Wireless IoT Forum launched to tackle IoT fragmentation

The Wireless IoT Forum has been launched to support the global deployment of the Internet of Things by tackling the current fragmentation of the market and the absence of standards.

Although not a standards organisation, the forum aims to provide requirements and priorities to standards bodies where there is a lack of standards, such as in the field of long-range wireless connectivity, and drive consensus where there are competing standards, such as in home device discovery.

The first founding members will be unveiled at the M2M World Congress in London on Apr. 28. Will Franks, previously CTO and founder of Ubiquisys, has been appointed as chairman and William Webb as CEO. Webb also currently holds the position of president of the Institution of Engineering and Technology (IET) and has held senior positions with UK regulator Ofcom.

"The wireless Internet of Things is bringing connectivity and control to an order of magnitude more devices. However, there is a very real risk of fragmented standards and technologies holding back the development of the market," said Webb. "There has also been a tremendous amount of work done in the IoT world across a wide range of technologies. As in the cellular world, the success of this will lie in the promotion of open standards."

The establishment of the Wireless IoT Forum comes in a week that has also seen IBM say it will invest $3 billion (€2.8 billion) in a new IoT unit, and Bouygues Telecom launch an IoT network in France based on LoRa (long range) technology. The French operator is a founding member of the LoRa alliance announced at this year's CES trade fair in Las Vegas.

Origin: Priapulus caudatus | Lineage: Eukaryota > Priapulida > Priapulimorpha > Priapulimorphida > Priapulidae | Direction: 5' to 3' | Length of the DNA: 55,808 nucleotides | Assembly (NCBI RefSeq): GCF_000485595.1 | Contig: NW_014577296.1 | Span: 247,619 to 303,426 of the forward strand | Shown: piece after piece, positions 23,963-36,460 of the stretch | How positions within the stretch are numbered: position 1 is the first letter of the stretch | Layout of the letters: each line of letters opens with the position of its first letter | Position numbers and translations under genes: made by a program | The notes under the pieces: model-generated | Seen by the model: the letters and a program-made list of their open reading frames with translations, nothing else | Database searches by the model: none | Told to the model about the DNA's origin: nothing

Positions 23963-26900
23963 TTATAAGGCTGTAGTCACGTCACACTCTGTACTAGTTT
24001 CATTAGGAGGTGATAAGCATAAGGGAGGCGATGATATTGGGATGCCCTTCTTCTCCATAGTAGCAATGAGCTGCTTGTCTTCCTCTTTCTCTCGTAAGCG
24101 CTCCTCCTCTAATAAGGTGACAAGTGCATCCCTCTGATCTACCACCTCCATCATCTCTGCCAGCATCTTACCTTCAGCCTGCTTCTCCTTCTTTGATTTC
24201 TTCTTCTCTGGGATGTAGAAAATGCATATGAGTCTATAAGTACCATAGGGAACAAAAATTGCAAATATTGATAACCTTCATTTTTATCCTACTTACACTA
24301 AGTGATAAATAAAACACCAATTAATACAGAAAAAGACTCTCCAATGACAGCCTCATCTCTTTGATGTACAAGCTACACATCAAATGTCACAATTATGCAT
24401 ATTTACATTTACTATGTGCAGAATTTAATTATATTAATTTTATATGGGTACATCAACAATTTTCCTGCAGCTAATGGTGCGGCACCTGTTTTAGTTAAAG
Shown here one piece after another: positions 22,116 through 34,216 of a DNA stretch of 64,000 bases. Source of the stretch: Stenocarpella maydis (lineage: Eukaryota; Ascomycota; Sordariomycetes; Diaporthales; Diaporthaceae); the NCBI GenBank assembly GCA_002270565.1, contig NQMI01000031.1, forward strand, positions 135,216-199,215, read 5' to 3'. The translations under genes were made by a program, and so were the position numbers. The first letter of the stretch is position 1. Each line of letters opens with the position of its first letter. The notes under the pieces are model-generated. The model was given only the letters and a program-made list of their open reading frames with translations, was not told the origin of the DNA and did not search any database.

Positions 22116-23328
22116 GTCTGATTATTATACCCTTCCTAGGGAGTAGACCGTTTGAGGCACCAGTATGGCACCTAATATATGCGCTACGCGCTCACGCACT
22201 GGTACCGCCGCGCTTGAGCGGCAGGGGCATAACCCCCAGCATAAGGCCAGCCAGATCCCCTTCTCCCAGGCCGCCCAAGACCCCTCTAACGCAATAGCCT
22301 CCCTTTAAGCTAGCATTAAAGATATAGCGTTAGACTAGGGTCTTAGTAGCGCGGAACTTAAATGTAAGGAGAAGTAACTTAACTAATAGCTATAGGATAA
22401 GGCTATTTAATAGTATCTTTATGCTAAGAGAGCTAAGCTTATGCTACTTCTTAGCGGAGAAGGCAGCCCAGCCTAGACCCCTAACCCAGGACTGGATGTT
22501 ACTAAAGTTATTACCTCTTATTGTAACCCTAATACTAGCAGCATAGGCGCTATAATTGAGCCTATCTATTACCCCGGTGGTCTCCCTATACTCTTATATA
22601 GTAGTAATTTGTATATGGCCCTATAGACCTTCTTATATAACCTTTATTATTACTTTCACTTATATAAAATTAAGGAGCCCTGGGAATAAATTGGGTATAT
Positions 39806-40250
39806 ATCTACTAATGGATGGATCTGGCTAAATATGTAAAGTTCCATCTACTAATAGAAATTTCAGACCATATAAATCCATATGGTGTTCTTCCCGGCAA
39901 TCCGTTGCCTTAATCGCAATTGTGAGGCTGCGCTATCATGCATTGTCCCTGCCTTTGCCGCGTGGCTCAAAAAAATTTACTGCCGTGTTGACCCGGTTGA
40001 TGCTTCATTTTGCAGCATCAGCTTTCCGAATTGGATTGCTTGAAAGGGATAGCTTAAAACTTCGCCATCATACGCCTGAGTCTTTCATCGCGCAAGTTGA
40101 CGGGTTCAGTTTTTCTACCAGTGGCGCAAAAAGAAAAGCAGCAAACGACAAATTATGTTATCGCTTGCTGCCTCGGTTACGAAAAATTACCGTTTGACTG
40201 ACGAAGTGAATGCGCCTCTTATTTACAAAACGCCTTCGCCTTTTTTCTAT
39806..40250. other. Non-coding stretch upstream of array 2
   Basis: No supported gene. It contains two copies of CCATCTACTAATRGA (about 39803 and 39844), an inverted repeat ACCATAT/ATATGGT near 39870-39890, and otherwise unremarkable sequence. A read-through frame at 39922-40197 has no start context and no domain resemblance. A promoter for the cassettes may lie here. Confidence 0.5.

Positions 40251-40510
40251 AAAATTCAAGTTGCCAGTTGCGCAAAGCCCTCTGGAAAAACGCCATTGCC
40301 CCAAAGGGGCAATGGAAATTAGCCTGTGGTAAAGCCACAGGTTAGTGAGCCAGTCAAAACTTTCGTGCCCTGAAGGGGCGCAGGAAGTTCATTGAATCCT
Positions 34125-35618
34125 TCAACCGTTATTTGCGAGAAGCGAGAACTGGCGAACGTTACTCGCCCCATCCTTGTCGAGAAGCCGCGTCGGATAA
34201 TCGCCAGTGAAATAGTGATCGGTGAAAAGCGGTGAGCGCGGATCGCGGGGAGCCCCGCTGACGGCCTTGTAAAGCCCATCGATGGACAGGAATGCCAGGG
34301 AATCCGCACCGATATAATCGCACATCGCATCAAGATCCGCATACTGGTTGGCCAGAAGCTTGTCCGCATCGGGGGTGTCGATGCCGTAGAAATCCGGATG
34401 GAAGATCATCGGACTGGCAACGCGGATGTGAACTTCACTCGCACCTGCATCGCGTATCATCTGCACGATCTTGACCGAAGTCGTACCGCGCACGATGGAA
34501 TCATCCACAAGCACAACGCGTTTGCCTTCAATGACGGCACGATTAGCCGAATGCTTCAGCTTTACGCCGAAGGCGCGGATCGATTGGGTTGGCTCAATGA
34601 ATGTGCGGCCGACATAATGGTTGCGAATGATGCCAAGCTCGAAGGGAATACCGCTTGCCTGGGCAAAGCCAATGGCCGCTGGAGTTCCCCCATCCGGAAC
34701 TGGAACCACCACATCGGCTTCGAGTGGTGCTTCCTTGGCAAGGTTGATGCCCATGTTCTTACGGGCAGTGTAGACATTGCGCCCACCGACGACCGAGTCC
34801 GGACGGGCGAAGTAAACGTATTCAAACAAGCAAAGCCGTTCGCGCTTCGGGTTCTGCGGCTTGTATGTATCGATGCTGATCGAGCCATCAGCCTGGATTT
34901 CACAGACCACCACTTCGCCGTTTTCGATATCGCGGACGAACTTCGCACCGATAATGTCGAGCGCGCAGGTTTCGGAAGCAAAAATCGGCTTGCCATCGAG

The new Wireless IoT Forum plans to bring together all the various strands of technology developments to ensure interoperability and open standards, and said it will work with all industry participants to achieve this goal.

It is certainly not alone in attempting to bring some uniformity to the tangled web of IoT.

The oneM2M standards organisation was established by seven standards bodies in 2012 to address growing industry fears that the oft-quoted forecast of "50 billion connected devices by 2020" would not be achieved.

The organisation is very clear on its remit: to enable the Internet of Things by providing a standardised service layer that runs on top of the multiple and disparate connectivity options, platforms and technologies that lie beneath.

It recently issued its Release 1 global standards, a set of 10 specifications that cover API specifications, security solutions, mapping as well as common industry protocols such as CoAP, MQTT and HTTP.

For more:
- see this Wireless IoT Forum release
- see this IBM release

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